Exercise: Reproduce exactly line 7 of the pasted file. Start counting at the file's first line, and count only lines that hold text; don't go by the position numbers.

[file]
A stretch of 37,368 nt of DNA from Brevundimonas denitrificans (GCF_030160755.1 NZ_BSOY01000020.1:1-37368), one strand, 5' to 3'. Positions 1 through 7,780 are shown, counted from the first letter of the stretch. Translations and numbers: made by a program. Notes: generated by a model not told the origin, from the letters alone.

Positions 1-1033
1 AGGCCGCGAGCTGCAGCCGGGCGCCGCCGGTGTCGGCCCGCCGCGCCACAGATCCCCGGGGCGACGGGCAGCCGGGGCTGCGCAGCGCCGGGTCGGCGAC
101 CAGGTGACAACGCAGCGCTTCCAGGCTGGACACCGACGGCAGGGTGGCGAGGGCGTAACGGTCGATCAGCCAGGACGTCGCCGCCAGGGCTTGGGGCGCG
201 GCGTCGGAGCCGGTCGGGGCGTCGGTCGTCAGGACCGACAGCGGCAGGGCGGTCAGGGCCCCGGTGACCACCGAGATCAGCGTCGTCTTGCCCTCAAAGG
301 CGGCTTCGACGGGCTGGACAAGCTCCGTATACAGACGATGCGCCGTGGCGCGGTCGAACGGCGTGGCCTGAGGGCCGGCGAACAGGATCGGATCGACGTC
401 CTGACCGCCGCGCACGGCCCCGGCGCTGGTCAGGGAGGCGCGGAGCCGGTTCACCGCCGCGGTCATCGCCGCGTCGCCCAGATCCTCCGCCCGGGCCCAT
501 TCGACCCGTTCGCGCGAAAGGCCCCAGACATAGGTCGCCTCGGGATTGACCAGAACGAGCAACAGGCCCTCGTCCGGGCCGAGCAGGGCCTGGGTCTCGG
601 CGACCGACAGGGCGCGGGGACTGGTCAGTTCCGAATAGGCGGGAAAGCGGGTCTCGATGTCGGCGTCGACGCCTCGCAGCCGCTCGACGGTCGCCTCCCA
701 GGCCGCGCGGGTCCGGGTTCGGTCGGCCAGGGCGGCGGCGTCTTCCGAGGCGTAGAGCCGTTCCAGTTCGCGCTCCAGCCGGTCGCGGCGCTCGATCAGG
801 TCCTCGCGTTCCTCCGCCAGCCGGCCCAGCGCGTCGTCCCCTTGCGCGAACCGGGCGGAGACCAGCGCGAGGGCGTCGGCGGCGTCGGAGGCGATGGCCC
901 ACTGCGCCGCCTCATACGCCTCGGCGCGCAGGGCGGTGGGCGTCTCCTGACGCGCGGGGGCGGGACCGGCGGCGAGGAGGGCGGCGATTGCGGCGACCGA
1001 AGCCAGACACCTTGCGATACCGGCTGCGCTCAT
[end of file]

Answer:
401 CTGACCGCCGCGCACGGCCCCGGCGCTGGTCAGGGAGGCGCGGAGCCGGTTCACCGCCGCGGTCATCGCCGCGTCGCCCAGATCCTCCGCCCGGGCCCAT